Yeast treatment may affect warfarin therapy

For women taking warfarin to prevent blood clots, a single dose of fluconazole to treat a vaginal yeast infection can lead to an increased risk of bleeding, findings from a small study suggest.

The time taken for blood to clot - the so-called prothrombin time - should therefore be carefully monitored in this scenario, and a change in warfarin dose may be needed, the author advises.

Fluconazole (brand name, Diflucan) is a common treatment for vaginal candidiasis, and is known to interact with a number of drugs, including warfarin - which can give rise to serious bleeding complications - according to the report in the medical journal Obstetrics and Gynecology.

While a few studies have looked at the effect of several days of fluconazole therapy on bleeding risk in warfarin users, until now none had looked at the impact of a single dose.

The study involved six women who had been on warfarin therapy for at least 6 months and had no dose changes in the last 4 weeks. Prothrombin time and other blood-clotting measurements were taken at the start of the study and then repeated 2, 5, and 8 days after the participants took one 150-milligram dose of fluconazole.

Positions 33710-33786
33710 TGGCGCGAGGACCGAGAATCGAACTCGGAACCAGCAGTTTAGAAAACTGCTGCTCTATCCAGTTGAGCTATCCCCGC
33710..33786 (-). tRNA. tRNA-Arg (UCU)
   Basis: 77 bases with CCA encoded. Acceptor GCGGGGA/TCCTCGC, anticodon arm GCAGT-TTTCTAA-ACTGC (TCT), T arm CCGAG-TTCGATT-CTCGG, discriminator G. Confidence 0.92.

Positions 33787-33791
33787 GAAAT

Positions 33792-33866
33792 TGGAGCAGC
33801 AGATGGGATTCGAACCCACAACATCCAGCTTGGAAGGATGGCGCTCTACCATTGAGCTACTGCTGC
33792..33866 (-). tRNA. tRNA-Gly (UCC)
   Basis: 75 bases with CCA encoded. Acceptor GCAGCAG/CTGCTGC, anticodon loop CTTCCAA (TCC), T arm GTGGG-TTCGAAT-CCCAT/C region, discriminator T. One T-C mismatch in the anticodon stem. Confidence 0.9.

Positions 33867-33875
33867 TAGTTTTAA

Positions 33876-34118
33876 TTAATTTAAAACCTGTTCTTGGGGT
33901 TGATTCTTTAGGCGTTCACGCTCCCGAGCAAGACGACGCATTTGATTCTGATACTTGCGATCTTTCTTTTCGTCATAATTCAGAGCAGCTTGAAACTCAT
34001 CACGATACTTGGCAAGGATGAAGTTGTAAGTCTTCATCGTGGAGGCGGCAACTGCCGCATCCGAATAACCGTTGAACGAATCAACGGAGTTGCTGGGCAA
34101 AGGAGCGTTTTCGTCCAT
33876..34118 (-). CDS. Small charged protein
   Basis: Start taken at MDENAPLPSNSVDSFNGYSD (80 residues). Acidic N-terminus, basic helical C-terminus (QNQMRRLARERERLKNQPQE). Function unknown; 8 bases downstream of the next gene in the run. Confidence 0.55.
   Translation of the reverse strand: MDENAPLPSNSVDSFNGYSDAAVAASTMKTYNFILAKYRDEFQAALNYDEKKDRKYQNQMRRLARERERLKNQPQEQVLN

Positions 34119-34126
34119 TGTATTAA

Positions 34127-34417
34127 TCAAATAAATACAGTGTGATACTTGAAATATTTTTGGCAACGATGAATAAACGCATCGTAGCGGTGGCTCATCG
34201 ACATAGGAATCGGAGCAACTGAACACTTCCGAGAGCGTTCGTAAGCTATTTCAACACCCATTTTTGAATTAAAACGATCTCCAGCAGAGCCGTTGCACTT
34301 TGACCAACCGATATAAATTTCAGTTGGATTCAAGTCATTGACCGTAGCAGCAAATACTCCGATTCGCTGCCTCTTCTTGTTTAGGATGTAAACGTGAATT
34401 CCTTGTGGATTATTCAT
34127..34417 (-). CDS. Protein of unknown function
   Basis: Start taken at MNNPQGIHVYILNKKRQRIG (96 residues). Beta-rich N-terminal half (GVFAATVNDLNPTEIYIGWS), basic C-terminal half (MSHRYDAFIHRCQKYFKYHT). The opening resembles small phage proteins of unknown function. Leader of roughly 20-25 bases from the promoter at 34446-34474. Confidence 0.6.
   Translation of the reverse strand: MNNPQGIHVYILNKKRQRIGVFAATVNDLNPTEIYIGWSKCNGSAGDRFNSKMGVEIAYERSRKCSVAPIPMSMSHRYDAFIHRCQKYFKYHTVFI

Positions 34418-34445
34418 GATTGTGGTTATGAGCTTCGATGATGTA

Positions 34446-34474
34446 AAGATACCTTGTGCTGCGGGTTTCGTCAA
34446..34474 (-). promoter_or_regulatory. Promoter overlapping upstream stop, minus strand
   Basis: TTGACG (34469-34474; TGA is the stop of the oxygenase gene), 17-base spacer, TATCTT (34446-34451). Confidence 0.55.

Prothrombin times increased by 11 percent, 34 percent and 2 percent at each time point, respectively, Dr. Mark A. Turrentine, from the Kelsey-Seybold Clinic in Houston, found.

Following the fluconazole dose, three of the women required a decrease in warfarin dose.

Because the difference between a dangerous dose and an effective dose of warfarin is so narrow, and given the “individual sensitivity demonstrated by a portion of the population, some alteration of the dose of warfarin may be necessary when patients are given even a single dose of fluconazole,” Turrentine concludes.

SOURCE: Obstetrics and Gynecology, February 2006.

Provided by ArmMed Media
Revision date: July 4, 2011
Last revised: by Andrew G. Epstein, M.D.